Last week was MITX's largest event, FutureM. Throughout three days of sessions and keynotes, there were valueable lessons that apply not just to marketing, but any area of business. This is a wrap up of FutureM takeaways written by Iris Cullinan, Associate Manager, at AMP.
Iris Cullinan (@IrisCullinan) is an Associate Manager in the Integrated Marketing Group at AMP Agency. When she isn’t developing strategic marketing plans for new and current clients, she enjoys live music, writing poems, painting, and writing about herself in the third person.
Last Tuesday through Thursday, I was lucky enough to represent AMP Agency at MITX’s FutureM conference. As a member of our business development team, it’s imperative for me to be on the forefront of industry trends and to deeply understand their business implications. After hearing many inspiring speakers discuss today’s most relevant topics, I found there were three lessons that rose to the surface—read on to learn what they were and how they can apply to your marketing strategy.
Push Past Good to Get to Great: Start with a Better Question, Then Generate More Answers
Knowledge is a commodity in today’s information age, and the mere act of knowing will not get you where you’re trying to go. This principle set the basis for Sarah Robertson’s Creative Thinking Workshop, which clearly outlined how to push your potential and arrive at great ideas more often.
By starting with a better, more specific question asked early on, you’re set up for greater success and more opportunity to be inspired. Once you have the right question, you need to push past all of your good ideas, leveraging quantity to arrive at quality. As Voltaire once stated, “Good is the enemy of great,” and by coming up with more solutions and more ideas, you increase the likelihood of getting from good to great. To operationalize this concept when brainstorming, push yourself to come up with as many ideas as possible. Then pick your best idea, and nix it. Now come up with something even better. Thinking beyond your first “best” idea empowers you to achieve a stronger output with better results, as opposed to settling for an idea that is merely good.
How to Connect to the People: First Understand Your Audience, Then Provide Value
A reoccurring theme at FutureM was exploring how brands can connect to people in meaningful ways. As a disruptive industry, at times we advertisers distance ourselves from identifying with audiences as “people,” relying on data measuring clicks and eyeballs as evidence to prove our value. “This is Your Brain on Marketing” challenged this by reminding us that there are humans on the other side of the screen, with human reactions and emotions. At AMP, valuing the people behind the demographic is a core philosophy, so diving deeper into this topic was of great interest to me.
In the session “The Future of Media,” Michael Dyer of The Daily Beast called upon the industry to realign to the reality of consumers’ desires and behaviors. The issue of ad blockers could be traced to the subpar experience some advertising provides its users, getting in their way rather than connecting to them. Rather than interrupting your audience, give them what they’re looking for. By solving a problem rather than creating one, you’ll be able to connect to the people you are trying to persuade.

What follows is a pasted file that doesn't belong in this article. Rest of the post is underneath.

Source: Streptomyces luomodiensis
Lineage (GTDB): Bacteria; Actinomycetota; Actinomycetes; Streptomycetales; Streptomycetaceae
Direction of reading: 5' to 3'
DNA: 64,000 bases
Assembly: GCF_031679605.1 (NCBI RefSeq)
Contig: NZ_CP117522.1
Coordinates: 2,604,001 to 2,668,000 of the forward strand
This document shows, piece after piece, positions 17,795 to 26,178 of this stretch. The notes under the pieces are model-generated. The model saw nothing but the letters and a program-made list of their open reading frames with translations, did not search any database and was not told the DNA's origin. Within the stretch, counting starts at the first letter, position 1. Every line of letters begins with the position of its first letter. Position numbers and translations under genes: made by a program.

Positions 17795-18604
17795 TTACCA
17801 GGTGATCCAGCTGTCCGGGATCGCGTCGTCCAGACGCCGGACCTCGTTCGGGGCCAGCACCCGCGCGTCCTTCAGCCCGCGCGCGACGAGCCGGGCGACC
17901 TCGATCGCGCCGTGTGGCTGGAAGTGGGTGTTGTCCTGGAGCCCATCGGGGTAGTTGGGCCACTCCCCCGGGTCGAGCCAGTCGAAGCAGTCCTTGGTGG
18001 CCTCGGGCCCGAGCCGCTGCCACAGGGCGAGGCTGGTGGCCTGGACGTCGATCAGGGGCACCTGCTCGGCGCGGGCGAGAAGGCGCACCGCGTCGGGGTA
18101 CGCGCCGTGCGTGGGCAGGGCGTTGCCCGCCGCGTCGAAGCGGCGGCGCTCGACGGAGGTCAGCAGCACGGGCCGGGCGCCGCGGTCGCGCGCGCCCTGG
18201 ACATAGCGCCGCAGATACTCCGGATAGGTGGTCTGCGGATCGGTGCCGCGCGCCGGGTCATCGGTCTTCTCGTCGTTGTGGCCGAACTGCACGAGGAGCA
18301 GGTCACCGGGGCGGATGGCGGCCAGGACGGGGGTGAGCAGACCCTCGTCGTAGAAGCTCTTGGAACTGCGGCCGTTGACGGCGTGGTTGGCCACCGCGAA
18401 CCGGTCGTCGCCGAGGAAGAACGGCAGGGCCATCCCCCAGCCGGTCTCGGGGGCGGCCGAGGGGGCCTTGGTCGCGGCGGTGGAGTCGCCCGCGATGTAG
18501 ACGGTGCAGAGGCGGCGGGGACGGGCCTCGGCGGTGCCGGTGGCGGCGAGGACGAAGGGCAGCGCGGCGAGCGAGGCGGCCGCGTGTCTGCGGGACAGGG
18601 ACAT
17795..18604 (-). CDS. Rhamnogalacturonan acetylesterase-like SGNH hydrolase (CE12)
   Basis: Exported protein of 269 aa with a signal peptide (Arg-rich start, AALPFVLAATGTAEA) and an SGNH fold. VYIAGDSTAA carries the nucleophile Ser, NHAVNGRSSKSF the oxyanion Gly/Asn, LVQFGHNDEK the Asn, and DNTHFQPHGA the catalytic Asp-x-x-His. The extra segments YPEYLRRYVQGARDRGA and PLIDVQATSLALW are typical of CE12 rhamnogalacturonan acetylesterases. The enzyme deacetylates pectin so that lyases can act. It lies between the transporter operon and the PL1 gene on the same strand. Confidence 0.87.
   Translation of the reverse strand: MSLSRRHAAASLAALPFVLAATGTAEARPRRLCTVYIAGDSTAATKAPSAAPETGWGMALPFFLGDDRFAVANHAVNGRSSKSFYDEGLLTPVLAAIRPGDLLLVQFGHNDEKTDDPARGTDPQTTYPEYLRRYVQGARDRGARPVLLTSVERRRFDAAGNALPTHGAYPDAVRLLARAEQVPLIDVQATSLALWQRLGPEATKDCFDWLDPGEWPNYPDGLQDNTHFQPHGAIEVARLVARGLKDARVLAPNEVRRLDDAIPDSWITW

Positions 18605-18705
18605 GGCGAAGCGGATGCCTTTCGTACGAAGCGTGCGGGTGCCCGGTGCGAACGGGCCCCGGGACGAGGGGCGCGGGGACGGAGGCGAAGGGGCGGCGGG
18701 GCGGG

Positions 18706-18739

Turn Transactions into Relationships: Become a Brand They Would Miss Through Memorable Experiences
Would your fans miss your brand if it wasn’t a part of their lives? Then your marketing strategy must resemble Shakespeare’s—and yes, that’s a good thing! The workshop “Creativity, Technology, and Building Brands to Last Centuries: Shakespeare’s Digital Future,” broke down the elements that contributed to Shakespeare’s success as a lasting part of global culture. The key insight: rather than targeting an audience, aim to define your audience by becoming a part of their identity.
By creating memorable brand experiences that are great on their own, but get better as they layer together, you’re getting close to mimicking Shakespeare’s secret sauce. Beyond the surface level appeal of exclusivity, when you provide your audience with experiences that add up to something greater than the sum of their parts, you’re creating an irreplaceable relationship.
We can relate this to the advent of layering data and technology onto every consumer product imaginable. By turning products into services, successful brands turn transactions into relationships. When you’re a brand that stops interrupting people’s behavior and instead provides value that they can’t get anywhere else, you’re on your way to building lasting relationships with your audience.
In conclusion, while an important theme at FutureM is forecasting the future of marketing, technology, and advertising, I believe some of the most insightful topics discussed were recommendations on how to be more creative today, how to better understand the people our ads reach, and how to establish brands that connect to people in meaningful, lasting ways. What was your favorite lesson from FutureM? Tweet me at @IrisCullinan.